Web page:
SANTA ANA, Calif. — Street cleaners could be seen washing away the detritus from a homeless encampment in a surreal weekly ritual to accommodate vagrants who have taken over a courthouse square in California. About 175 people from across the country occupy and stink up the entrance to Orange County Superior Court — with the blessing of Santa Ana city leaders. The encampment has been around for about five years with no end in sight to the smelly tent city.
Members of the American Homebrewers Association ranked the best commercial beers available. WASHINGTON – Happy are they who imbibe the hoppy. A list of America’s top beers reveals a clear trend among the palate pleasers: hops, and lots of them. Readers of a journal from the American Homebrewers Association ranked the best commercial beers available in the U.S. For the fifth straight year, Russian River Brewing Company’s Pliny the Elder set the standard. But hopheads were still thirsty for more.
WASHINGTON - One in four households in the Washington region speaks a language other than English, the Census Bureau said Tuesday. In its most in-depth analysis on language, the agency counted at least 350 languages spoken in U.S. homes. In this area, the Census Bureau reported at least 168 languages spoken in the home.
Muck Rack makes it simple to find people, tweets, or articles that mention any name, keyword, company, hashtag etc. We've compiled this guide to help you make the most of your search.
Selecting a term
Start searching tweets, articles from media outlets, articles mentioned in tweets, journalists'
names, titles and bios with some suggested searches:
Companies or Topics (e.g. iPhone, Microsoft)
Phrases (e.g. "cloud computing") — use quotes to keep the terms together
Twitter handles (e.g. @username) — returns those who have mentioned or replied to
Names (e.g. "David Pogue")
Hashtags (e.g. #sxsw, #london2012)
Bio details (e.g. vegan, Olympics, father)
Muck Rack's Advanced Search allows for many boolean operators.
Find results that mention multiple specified terms, use AND or
+. For example, ensure each result contains both Elon Musk and Mark Zuckerberg by
searching Musk AND Zuckerberg or Musk + Zuckerberg.
Use the operators OR or , to broaden your search when you'd like either of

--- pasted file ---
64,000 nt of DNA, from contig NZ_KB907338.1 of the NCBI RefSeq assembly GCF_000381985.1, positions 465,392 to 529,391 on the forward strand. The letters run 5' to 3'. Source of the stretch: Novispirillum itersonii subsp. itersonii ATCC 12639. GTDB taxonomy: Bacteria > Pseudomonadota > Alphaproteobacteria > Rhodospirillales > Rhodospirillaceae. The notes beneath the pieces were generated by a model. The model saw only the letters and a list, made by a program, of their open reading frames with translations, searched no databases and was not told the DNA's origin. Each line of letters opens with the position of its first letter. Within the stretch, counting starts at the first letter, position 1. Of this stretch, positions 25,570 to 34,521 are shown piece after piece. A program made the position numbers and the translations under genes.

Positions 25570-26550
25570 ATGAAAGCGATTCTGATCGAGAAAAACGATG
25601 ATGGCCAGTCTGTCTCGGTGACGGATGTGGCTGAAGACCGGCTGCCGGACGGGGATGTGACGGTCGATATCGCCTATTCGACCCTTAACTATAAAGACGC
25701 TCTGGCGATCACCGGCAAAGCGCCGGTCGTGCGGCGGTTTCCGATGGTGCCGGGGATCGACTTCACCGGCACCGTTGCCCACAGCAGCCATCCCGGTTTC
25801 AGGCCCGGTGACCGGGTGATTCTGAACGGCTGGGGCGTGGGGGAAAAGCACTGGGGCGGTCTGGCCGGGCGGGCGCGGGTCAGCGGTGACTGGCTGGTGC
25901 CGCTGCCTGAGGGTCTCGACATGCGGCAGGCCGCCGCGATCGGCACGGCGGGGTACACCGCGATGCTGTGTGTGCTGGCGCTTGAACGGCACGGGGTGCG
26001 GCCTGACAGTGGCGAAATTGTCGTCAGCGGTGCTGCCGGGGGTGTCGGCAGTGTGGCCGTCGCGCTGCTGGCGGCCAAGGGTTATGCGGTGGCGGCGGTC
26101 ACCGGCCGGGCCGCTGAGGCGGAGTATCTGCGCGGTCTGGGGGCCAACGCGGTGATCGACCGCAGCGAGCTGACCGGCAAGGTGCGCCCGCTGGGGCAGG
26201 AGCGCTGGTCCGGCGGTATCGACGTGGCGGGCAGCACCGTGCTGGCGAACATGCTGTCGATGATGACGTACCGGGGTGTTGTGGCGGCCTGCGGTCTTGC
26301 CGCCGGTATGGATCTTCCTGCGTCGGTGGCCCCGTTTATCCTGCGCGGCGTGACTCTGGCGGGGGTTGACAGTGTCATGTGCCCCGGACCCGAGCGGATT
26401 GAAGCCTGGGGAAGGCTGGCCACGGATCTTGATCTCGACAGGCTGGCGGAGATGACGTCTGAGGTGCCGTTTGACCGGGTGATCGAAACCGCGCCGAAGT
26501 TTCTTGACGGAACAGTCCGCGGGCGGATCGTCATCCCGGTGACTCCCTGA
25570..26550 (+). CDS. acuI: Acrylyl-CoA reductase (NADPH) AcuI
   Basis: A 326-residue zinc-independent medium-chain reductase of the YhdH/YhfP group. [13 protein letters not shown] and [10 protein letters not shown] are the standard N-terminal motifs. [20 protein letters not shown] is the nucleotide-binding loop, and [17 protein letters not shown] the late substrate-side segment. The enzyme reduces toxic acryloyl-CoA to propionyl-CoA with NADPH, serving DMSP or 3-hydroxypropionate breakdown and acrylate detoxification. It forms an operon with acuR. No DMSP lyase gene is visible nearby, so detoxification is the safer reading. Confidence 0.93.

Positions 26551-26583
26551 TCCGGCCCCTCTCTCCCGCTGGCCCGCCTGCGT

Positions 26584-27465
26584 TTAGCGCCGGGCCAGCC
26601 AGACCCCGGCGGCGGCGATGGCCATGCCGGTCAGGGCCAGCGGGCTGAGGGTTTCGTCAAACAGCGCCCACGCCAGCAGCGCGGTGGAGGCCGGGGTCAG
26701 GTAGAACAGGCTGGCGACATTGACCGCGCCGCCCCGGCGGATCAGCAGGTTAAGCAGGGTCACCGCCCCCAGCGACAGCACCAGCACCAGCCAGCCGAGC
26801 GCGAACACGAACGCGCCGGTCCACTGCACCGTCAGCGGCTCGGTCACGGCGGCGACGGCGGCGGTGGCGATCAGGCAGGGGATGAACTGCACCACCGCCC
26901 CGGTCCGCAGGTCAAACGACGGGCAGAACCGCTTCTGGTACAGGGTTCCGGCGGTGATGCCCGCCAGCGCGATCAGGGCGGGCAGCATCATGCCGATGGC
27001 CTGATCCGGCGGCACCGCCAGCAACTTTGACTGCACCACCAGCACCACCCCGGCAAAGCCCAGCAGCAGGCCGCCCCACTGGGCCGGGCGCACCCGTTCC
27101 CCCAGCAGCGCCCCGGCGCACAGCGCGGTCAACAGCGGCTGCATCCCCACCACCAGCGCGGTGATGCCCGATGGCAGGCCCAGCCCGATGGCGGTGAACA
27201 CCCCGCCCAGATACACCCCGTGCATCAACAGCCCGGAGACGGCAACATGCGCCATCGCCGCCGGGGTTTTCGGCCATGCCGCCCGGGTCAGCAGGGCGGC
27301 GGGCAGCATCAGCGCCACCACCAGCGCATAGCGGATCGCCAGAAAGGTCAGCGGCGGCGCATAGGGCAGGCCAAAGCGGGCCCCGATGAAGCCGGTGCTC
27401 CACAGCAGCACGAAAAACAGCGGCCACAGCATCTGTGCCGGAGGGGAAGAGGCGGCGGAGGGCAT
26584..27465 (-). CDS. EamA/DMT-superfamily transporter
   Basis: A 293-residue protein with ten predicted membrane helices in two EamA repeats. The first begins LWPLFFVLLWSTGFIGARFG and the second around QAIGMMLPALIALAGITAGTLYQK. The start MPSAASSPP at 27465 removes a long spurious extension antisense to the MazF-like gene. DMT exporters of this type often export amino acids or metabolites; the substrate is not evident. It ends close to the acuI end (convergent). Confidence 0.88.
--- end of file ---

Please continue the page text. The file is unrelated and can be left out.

multiple terms to appear in results. (This is the default behavior of our search when no operators
are used). For example, results will contain either cake or cookie by searching cake OR cookie or cake,cookie
Use NOT or - to subtract results from your search. For
example, searching Disney will yield results about the Walt Disney Company as well as Walt Disney
World Resort. To exclude mentions of Disney World, search for Disney -World or Disney
When using one of these operators with a phrase, enclose it in quotation marks. For example, you can
find results about smartphones excluding Apple's iPhone 4S by searching smartphone -"iPhone
Exact case matching or punctuation
If you're searching for a brand name or keyword that relies on specific punctuation marks or capitalization, you can
find results that match your exact query by adding matchcase: before the keyword you're searching for, like matchcase:E*TRADE .
Use parentheses to separate multiple
boolean phrases. For example, to find journalists talking about having fun in Disney World or
Disneyland, search for ("disney world" OR disneyland) AND fun.
An asterisk can be used to search for any variation of a root word truncated by the asterisk. For example, searching for admin* will return results for administrator, administration, administer, administered, etc.
A near operator is an AND operator where you can control the distance between the words. You can vary the distance the near operation uses by adding a forward slash and number (between 0-99) such as strawberries NEAR/10 "whipped cream", which means the strawberries must exist within 10 words of "whipped cream".